A New York City swimming pool has been forced to maintain gender-segregated swimming hours at the insistence of local Hasidic Jews.
Americans United for the Separation of Church and State reported Thursday that the Metropolitan Swimming Pool, located on Bedford Avenue in Williamsburg, Brooklyn held separate swimming hours for women for more than two decades.
However, the city’s Commission on Human Rights warned last month that the practice of segregating swimmers by gender violates equal access laws.
It briefly appeared that the Metropolitan Pool would comply with the council’s order to desegregate swimming hours to make the pool available to everyone, but State Assemblyman Dov Hikind strenuously objected to the ruling.
“What happened to being culturally sensitive? I thought we were in the midst of a ‘Progressive Era,’ where we do everything we can to be more accepting of cultural differences,” said Hikind in a statement.
He continued, “In no way is this program for separate gender swimming meant to be discriminatory. Anyone, regardless of their race or religion, is more than welcome to take advantage of the facility’s services. We call upon the City and the Parks Department to reverse this decision and ensure the continuation of this program.”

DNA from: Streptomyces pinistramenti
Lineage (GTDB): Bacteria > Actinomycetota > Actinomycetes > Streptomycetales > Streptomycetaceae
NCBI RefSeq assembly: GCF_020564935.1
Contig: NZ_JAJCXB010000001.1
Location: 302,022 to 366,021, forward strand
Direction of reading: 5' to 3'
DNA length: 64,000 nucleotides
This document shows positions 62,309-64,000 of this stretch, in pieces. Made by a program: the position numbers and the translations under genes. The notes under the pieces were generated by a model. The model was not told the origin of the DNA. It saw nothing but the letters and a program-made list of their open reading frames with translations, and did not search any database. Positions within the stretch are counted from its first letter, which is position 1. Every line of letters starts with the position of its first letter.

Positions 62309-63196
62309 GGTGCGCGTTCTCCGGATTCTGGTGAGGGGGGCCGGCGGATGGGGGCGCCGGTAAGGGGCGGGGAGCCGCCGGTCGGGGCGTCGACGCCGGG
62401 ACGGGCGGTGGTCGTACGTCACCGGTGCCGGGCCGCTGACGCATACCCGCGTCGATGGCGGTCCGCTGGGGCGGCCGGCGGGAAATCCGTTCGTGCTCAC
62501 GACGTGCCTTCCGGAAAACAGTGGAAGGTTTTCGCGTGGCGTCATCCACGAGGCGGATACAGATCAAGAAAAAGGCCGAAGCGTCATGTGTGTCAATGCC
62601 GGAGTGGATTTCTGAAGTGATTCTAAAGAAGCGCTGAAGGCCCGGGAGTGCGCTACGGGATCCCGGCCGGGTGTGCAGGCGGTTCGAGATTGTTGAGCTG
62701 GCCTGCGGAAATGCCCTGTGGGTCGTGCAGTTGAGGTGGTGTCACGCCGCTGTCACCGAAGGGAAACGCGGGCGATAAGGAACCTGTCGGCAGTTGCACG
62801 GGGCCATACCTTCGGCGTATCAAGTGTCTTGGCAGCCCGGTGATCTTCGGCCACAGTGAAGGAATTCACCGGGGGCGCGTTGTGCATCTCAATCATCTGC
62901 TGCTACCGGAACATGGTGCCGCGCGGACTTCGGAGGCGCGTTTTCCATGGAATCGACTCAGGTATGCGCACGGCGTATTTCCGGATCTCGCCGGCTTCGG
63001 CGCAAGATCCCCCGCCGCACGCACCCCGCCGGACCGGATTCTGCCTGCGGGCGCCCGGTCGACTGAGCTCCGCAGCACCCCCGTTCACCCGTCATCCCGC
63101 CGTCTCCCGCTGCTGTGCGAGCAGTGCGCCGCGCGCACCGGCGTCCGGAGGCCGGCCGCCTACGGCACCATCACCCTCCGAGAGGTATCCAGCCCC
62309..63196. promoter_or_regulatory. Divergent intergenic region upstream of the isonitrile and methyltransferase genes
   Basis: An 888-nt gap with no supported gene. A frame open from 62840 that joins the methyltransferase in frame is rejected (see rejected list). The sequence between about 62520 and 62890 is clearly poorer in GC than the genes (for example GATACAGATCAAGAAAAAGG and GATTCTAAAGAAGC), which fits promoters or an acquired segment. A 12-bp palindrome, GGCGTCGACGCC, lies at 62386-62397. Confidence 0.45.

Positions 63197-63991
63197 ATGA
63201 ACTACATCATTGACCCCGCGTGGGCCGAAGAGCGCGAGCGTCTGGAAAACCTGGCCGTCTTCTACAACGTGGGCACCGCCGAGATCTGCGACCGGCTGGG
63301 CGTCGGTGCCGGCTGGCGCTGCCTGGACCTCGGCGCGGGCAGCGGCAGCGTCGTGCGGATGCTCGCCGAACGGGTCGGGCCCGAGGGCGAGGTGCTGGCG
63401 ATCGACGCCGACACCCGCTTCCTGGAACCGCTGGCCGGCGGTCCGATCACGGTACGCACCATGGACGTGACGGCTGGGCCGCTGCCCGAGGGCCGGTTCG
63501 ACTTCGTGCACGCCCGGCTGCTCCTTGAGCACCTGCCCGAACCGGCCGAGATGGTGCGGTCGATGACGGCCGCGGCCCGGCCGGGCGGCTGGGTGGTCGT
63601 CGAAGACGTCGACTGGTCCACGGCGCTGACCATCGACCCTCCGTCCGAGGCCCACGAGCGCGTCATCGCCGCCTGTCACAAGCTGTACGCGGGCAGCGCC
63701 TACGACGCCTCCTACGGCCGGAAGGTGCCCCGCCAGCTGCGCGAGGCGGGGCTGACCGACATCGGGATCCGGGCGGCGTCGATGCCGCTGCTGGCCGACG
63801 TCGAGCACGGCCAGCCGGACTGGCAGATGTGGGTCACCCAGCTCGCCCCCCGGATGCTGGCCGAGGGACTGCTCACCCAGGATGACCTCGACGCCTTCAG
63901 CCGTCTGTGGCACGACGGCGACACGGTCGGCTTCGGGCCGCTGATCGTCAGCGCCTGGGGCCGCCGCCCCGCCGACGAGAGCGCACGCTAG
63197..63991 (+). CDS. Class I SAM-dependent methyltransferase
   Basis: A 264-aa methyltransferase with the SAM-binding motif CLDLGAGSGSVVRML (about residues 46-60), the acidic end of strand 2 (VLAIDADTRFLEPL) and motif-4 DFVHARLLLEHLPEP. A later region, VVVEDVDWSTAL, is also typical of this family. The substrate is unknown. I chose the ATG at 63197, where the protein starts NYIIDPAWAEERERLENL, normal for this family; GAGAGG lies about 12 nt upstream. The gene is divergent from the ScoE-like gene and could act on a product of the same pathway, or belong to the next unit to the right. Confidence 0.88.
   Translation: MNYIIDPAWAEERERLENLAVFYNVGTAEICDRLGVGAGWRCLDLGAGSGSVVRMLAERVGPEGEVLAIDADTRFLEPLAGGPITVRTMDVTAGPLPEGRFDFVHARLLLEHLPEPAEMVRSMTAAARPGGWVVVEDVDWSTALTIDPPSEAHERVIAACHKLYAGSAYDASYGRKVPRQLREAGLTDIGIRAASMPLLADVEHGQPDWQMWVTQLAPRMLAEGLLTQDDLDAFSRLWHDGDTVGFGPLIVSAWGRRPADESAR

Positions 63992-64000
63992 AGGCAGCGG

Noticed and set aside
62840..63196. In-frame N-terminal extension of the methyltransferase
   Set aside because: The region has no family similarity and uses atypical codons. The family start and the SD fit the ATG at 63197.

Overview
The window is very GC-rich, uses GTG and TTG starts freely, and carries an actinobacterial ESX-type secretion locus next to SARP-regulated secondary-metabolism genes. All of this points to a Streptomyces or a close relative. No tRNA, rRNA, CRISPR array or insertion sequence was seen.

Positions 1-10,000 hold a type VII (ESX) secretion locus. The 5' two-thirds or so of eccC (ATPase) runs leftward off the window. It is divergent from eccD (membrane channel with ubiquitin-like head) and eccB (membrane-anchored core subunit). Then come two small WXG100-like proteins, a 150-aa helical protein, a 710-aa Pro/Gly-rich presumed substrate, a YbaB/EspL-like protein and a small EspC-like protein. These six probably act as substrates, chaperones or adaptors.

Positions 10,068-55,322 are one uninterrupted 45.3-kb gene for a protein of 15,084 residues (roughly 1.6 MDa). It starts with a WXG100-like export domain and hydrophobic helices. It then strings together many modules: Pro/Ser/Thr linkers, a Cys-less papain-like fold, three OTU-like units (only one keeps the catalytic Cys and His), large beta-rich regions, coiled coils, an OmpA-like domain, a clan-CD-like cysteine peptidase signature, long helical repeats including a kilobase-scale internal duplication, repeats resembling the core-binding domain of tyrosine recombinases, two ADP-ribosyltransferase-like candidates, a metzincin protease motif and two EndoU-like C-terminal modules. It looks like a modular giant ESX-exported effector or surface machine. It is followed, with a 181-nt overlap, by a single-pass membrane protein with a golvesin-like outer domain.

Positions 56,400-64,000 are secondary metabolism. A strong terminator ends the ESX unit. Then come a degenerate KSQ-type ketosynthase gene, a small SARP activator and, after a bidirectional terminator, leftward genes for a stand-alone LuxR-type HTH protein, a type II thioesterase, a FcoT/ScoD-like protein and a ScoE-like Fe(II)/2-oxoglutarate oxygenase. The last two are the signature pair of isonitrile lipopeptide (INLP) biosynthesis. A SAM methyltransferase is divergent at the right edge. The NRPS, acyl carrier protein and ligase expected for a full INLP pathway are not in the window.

The Parks Department relented and for now, gender segregated swimming hours will continue.
Rabbi David Niederman — director of the United Jewish Organizations of Williamsburg — told The Forward, “It is a question do we believe in equality or not?”
“Men,” he said, “are much more active. They go, they walk, they go to work. They’re all day outside. Women are more homebound… Especially women who have a lot of children, that type of exercise [swimming] is very healthy for them. Depriving that…it hurts.”
Americans United pointed out that gender-segregated swimming is already available in the area at members-only pools.
“The Boro Park Y and Shorefront Y both offer women-only swimming hours,” wrote Sarah E. Jones at the Wall of Separation blog. “It’s not clear why Hasidic women apparently prefer the public pool to these options, but their ability to swim in a manner that conforms to their religious practice is not actually dependent upon a public facility’s decision to accommodate them.”
The New York Times Editorial Board weighed in on the matter Wednesday with an essay declaring that forcing everyone male out of the pool for one religious group’s special dispensation is an unlawful use of public property.
“There is no just way to tell a sweaty Brooklynite on a Sunday afternoon that he should be ejected onto Bedford Avenue because one religious group doesn’t want him in the pool,” the editors wrote.
“The best solution would be for the city to immediately end religious segregation in the pools, and limit the rules of separation only to practical considerations, like keeping lap swimmers away from splashing children. Let those who cannot abide public, secular rules at a public, secular pool find their own private place to swim when and with whom they see fit,” the Times concluded.